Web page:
These undisclosed matters in the administrative record lead, not surprisingly, to defendant's claim that it was denied rights under both the statute and the Fifth Amendment. No claim is made that the penalty assessment procedure of 33 U.S.C. § 1321(b)(6) is subject to all the requirements of the Administrative Procedure Act. Defendant urges, however, that the minimum Congress must have purposed when it provided for notice and a hearing was not met here. Agreeing with that, the court reaches no question of constitutional law.
Opposing defendant's motion for summary judgment, the Government concedes, properly, that "in general a party to an administrative proceeding is entitled to know and meet the material evidence and to be heard with respect thereto, on any material adjudicative fact genuinely in issue."
It is also "conceded * * * that the written communications from the hearing officer to the defendant informing the defendant of his determinations [and of the right to appeal] * * * did not fully state the bases for such determinations."
Further, the Government calls to our attention that Congress reflected a purpose to afford a condign measure of "due process and protection of a respondent's rights" when it made the provision for notice and hearing.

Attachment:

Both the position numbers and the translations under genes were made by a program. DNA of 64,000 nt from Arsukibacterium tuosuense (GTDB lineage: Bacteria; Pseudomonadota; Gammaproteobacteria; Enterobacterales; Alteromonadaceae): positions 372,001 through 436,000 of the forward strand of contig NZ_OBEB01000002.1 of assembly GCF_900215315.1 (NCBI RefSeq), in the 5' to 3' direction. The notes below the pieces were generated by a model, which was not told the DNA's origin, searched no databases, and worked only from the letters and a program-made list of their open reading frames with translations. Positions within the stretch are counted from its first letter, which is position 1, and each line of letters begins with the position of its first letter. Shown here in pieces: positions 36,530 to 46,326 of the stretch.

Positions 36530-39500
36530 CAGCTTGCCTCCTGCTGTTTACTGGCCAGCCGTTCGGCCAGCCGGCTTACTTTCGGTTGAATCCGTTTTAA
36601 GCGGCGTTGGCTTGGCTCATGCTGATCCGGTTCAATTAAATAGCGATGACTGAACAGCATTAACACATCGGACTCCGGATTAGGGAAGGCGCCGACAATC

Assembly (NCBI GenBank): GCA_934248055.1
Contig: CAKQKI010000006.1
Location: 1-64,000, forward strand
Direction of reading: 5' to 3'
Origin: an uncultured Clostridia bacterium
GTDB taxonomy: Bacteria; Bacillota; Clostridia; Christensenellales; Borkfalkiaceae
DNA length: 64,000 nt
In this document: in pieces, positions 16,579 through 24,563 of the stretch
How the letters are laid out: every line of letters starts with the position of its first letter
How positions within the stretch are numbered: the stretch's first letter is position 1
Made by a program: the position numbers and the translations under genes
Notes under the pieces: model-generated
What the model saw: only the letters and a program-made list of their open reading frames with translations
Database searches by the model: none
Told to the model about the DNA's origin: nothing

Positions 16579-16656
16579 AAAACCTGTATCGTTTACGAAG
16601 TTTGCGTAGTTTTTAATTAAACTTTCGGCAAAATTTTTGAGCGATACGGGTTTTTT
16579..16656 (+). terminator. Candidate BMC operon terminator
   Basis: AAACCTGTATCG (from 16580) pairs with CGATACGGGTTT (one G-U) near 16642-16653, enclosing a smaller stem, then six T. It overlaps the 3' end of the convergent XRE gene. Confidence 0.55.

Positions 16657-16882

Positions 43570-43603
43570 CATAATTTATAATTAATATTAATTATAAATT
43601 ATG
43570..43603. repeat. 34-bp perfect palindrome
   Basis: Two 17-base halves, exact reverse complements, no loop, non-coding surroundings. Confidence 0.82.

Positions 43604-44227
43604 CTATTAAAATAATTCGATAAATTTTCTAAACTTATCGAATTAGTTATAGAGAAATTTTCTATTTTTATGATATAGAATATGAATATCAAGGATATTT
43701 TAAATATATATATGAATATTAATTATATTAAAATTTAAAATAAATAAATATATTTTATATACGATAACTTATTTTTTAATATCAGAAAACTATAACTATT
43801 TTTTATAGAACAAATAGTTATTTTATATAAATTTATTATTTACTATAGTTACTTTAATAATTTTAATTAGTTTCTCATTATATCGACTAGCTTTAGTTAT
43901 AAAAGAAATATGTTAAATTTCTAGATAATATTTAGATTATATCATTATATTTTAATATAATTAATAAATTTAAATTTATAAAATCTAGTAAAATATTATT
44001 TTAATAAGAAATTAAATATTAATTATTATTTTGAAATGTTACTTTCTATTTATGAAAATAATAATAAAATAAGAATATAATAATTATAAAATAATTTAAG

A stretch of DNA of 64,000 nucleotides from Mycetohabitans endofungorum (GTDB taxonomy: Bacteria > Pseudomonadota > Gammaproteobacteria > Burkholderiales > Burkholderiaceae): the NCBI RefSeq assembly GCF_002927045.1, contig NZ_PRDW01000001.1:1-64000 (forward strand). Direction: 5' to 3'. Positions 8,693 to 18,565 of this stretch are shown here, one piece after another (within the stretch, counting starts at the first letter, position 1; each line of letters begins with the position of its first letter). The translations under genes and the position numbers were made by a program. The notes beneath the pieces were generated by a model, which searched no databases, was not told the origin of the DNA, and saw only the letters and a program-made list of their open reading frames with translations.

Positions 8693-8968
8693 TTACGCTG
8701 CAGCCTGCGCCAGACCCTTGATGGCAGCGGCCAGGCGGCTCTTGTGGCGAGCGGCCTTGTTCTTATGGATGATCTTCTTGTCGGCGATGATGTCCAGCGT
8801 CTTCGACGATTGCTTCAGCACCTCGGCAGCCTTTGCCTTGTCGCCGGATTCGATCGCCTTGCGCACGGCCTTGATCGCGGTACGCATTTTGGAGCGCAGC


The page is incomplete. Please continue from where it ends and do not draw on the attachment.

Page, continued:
Nevertheless, in a kind of "harmless error" approach, the Government argues that the procedures were adequate, or reparable here in court. First, the Government tenders the affidavit of the hearing officer, who undertakes to buttress, amplify and explain his decision. It is sufficient to mention only some of what he says because it plainly will not do. He says, inter alia, he gave "little if any cognizance" to the Port Captain's recommendations. But a little would be too much. He says he did not rely "solely" upon one Dun & Bradstreet report and consulted another only as "cumulative evidence." He says defendant's representative could ...